We study a problem faced by a secure-logistics provider (SLP) of maximizing profit by jointly pricing the services of fit-sorting and transporting cash along with the design of the supporting logistics network, in a market consisting of a population of Depository Institutions (DIs). The need to jointly price the services assumes significance because they are partial substitutes of one another. Our study finds that the influence of the logistics network on prices is especially strong when there are non-linearities in the cost of provisioning the logistics services. Furthermore, the impact of logistics decisions on different types of pricing schemes (e.g., volume discount, bundled pricing) is different, both in its structure and extent. In present times, when the market for the fit-sorting service is relatively immature, our findings have major implications to the way an SLP's business is managed.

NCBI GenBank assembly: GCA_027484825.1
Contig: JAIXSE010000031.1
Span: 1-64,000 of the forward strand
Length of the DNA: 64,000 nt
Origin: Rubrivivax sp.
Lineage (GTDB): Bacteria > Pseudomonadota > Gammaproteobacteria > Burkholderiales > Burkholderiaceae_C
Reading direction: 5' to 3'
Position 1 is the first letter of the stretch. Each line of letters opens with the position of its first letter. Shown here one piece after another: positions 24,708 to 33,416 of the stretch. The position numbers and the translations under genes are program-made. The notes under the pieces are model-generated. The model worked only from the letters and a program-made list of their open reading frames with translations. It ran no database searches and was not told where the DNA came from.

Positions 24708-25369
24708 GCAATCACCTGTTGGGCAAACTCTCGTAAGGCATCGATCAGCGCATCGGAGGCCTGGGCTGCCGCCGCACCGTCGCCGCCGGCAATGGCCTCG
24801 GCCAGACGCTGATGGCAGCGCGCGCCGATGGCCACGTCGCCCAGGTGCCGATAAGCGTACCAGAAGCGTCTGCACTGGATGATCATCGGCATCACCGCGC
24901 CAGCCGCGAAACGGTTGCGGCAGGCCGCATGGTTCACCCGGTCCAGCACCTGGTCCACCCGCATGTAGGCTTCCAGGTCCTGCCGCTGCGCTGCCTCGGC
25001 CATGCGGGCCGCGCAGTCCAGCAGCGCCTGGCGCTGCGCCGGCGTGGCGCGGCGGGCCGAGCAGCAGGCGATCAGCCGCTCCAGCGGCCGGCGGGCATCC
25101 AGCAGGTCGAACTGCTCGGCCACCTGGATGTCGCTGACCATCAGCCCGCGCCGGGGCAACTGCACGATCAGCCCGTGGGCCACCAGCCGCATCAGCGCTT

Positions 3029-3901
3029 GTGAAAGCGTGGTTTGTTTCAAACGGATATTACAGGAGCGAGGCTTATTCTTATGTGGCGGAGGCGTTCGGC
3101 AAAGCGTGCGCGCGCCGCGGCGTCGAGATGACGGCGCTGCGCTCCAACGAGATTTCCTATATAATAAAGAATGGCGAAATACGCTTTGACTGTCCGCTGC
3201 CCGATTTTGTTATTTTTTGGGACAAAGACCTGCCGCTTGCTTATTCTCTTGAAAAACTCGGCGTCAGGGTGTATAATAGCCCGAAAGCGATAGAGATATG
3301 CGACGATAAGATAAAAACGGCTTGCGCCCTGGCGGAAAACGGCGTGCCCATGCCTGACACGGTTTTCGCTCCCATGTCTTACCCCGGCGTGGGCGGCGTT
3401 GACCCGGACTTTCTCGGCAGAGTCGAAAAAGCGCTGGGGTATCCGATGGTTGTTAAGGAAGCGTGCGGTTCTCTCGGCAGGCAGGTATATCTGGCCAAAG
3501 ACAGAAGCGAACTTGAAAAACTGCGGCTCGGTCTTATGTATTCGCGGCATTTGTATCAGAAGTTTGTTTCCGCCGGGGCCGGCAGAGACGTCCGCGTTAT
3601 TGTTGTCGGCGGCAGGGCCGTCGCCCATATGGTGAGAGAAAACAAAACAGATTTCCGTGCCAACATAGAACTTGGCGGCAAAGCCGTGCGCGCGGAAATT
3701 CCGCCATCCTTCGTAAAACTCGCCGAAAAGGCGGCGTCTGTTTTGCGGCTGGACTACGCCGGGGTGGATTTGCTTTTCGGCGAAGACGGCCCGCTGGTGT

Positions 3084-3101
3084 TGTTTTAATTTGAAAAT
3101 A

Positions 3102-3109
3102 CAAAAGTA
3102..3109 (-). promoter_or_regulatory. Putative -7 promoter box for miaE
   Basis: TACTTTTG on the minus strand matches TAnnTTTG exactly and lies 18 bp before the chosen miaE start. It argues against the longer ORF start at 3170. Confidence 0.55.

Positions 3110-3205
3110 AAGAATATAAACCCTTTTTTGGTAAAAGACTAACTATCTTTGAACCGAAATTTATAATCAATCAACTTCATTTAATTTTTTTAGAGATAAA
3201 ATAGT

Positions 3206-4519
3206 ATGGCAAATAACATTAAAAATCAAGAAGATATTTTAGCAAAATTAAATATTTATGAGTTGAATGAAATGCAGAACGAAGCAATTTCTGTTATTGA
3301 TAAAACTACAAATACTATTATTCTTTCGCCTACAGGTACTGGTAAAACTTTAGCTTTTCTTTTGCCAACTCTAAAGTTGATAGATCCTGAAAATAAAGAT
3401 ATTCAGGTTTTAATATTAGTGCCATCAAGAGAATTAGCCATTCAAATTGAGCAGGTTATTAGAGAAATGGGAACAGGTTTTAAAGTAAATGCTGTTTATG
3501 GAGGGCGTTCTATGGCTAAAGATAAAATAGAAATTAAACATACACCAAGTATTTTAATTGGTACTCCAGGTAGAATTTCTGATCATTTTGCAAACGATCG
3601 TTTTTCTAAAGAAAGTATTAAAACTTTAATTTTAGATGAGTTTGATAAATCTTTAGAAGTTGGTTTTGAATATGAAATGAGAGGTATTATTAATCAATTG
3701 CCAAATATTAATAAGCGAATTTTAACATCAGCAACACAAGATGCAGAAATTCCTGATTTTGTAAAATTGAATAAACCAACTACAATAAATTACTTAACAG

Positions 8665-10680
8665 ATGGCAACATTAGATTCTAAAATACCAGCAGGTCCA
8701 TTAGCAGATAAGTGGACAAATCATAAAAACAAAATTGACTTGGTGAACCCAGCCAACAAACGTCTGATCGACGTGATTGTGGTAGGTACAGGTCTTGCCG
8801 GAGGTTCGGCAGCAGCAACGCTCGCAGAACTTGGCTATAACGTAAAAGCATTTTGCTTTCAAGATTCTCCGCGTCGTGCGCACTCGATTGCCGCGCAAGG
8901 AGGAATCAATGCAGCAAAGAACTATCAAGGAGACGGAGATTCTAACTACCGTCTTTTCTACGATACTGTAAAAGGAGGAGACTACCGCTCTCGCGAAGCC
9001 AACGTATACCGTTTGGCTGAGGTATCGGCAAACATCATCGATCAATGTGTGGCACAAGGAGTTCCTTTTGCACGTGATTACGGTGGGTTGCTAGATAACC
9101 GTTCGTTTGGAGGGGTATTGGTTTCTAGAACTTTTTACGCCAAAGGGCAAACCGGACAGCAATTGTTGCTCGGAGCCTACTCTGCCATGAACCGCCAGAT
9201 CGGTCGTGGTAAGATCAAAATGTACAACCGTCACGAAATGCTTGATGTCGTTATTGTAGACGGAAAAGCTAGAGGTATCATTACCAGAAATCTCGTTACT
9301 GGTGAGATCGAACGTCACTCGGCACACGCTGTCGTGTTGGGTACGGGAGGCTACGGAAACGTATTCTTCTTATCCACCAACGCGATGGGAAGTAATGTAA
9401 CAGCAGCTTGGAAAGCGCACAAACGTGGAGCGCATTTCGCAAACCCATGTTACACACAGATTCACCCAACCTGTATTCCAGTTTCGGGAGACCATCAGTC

- cash supply chain
- mixed-integer programming